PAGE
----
Dante and the history of literary criticism

  • August 20, 2013
Dante and the history of literary criticism

Claudia Tardelli Terry has contributed to a forthcoming book which examines how Dante commentaries have contributed to the advancement of literary criticism.

A Gates Cambridge Scholar has contributed to a forthcoming book which examines how Dante commentaries have contributed to the advancement of literary criticism.

Interpreting Dante: Essays on the Traditions of Dante Commentary, co-edited by Paola Nasti and Claudia Rossignoli, gathers essays by prominent scholars of the Dante commentary tradition to discuss the significance of this tradition for the study of the Divine Comedy, its broad impact on the history of ideas, and its contribution to the development of literary criticism.

The book, which is published in December by Notre Dame University Press, shows how Dante commentaries illustrate the evolution of notions of “literariness” and literature, genre and style, intertextuality and influence, literary histories, traditions and canons, authorship and readerships, paratexts and textual materiality.

Gates Cambridge Scholar Claudia Tardelli Terry [2010] is author of an essay which is in part based on her PhD research in Italian.

She says: “Since early texts of Dante’s Commedia started to circulate, the whole text, or parts of it, were frequently accompanied by text transcriptions, glosses and notes, which now offer today’s readers of the poem a vast wealth of exegetical contributions, interpretations and suggestions. These contributions are rich in historical data and continue to provide readers with both a document of reception and an interpretative aid to Dante’s Commedia. This situation is well known by Dante’s scholars, and is illustrated by the fact that a large number of manuscripts incorporating glosses and commentaries on the poem have been kept. However, whilst these commentaries contain important data they must be subjected to careful interpretation because the textual tradition of each commentary has not always been studied in the depth it deserves and there are problems with the editions, most nineteenth-century, that we currently have.”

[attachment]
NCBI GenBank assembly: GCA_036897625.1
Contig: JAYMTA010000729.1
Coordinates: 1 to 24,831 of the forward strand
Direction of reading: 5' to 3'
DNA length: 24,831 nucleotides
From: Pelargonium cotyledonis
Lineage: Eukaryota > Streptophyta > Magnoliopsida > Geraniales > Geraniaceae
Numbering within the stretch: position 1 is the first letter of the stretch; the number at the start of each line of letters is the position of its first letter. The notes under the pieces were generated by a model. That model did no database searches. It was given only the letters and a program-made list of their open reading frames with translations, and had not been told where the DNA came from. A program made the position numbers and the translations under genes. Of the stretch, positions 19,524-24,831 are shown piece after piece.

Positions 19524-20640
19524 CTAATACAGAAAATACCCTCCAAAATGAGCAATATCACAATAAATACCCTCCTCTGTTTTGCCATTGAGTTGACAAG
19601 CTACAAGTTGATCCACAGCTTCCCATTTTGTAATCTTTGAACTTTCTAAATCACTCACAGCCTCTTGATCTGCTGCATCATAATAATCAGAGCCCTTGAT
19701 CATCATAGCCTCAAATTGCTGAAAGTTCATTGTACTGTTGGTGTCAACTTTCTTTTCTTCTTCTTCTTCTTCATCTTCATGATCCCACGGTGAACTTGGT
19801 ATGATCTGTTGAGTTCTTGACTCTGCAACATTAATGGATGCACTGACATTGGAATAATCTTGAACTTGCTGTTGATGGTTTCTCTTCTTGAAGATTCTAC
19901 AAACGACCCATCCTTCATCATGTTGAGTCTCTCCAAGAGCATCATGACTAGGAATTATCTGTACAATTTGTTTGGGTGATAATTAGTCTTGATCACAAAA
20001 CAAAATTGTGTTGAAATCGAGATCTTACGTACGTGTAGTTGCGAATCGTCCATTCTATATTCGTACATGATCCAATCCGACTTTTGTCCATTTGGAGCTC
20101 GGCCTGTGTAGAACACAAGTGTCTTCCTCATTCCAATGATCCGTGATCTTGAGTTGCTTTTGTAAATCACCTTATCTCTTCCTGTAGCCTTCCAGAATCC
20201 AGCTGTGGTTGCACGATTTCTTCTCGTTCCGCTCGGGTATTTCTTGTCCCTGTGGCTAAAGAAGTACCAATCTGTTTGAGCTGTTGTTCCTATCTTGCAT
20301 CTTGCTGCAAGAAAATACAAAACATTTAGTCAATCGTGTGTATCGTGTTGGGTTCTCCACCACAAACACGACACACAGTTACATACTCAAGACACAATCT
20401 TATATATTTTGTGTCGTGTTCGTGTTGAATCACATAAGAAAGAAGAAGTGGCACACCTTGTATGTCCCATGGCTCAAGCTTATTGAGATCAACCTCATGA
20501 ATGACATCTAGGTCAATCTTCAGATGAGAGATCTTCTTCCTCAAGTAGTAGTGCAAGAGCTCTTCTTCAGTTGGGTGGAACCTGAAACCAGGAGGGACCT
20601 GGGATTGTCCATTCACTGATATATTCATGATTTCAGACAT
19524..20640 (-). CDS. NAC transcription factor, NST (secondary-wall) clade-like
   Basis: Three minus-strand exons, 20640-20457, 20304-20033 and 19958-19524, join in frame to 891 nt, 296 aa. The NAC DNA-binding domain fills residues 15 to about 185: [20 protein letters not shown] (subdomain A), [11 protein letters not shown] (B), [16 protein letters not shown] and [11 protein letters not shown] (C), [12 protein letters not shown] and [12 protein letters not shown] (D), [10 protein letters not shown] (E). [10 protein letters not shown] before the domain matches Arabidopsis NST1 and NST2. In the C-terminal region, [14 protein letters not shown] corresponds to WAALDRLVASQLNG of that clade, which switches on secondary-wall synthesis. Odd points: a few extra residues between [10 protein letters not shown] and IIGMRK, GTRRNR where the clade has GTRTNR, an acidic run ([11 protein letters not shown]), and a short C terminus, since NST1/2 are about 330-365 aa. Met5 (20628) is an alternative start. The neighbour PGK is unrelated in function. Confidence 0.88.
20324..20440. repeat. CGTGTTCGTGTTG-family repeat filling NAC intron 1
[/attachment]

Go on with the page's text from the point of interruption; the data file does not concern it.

A paper by Claudia was published in an international journal before she started her PhD at Cambridge and now in her final year she has published three more contributions in peer review journals. She has also been involved in various talks and has recently organised a panel on Dante’s commentators at the Society for Italian Studies Biennial Conference held at the University of Durham in July 2013.

Her current research focuses on an evaluation of Francesco da Buti’s commentary on Dante’s Commedia. It is one of the most important critical evaluations of Dante written in Pisa at the end of the 14th Century and gives an insight into the historical and cultural context in which the commentator composed his work. Claudia says: “The ancient commentaries should be considered and valued as independent works, finally releasing them from centuries of subordination to the poem, in a way that places them into a well defined and precise genre.”

Claudia is also working to bring Buti’s commentary new edition to completion by also editing the glosses to Purgatorio and Paradiso, having already completed the Inferno edition during her research at the Scuola Normale Superiore of Pisa, where she studied before coming to Cambridge.

She has been passionate about Dante’s Comedy since she started to study it during high school in Tuscany at the age of 16. She then decided to read Medieval Italian at the University of Pisa and Italian Philology at the Scuola Normale Superiore, and from there to pursue her academic research at Cambridge.

At Cambridge, she has been able to work with Professor Baranski, who is among the world’s leading authorities on Dante, medieval Italian literature and medieval poetics.

Claudia adds: “I will be forever grateful to the Cambridge Trust for its generosity and for the opportunity it has given me to conduct my research in an University renowned for its excellence.”

Picture credit: dan and www.freedigitalphotos.net

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